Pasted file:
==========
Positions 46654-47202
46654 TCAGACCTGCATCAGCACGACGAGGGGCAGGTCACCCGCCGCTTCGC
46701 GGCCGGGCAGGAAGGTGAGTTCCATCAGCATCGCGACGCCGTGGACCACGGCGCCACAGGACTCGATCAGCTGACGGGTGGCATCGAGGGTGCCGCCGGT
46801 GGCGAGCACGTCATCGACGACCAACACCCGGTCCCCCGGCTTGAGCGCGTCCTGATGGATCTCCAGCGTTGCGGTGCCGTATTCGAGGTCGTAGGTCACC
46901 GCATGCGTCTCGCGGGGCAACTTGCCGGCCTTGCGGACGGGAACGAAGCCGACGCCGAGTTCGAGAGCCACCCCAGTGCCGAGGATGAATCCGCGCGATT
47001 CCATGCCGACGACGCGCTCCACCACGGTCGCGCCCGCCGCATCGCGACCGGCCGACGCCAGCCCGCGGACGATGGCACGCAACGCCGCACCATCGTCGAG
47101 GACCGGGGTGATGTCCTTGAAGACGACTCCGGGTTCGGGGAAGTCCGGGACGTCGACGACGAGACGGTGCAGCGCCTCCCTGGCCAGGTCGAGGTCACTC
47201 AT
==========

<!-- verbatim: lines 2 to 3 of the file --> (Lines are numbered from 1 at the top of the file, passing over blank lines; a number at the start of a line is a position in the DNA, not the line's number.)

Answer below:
46654 TCAGACCTGCATCAGCACGACGAGGGGCAGGTCACCCGCCGCTTCGC
46701 GGCCGGGCAGGAAGGTGAGTTCCATCAGCATCGCGACGCCGTGGACCACGGCGCCACAGGACTCGATCAGCTGACGGGTGGCATCGAGGGTGCCGCCGGT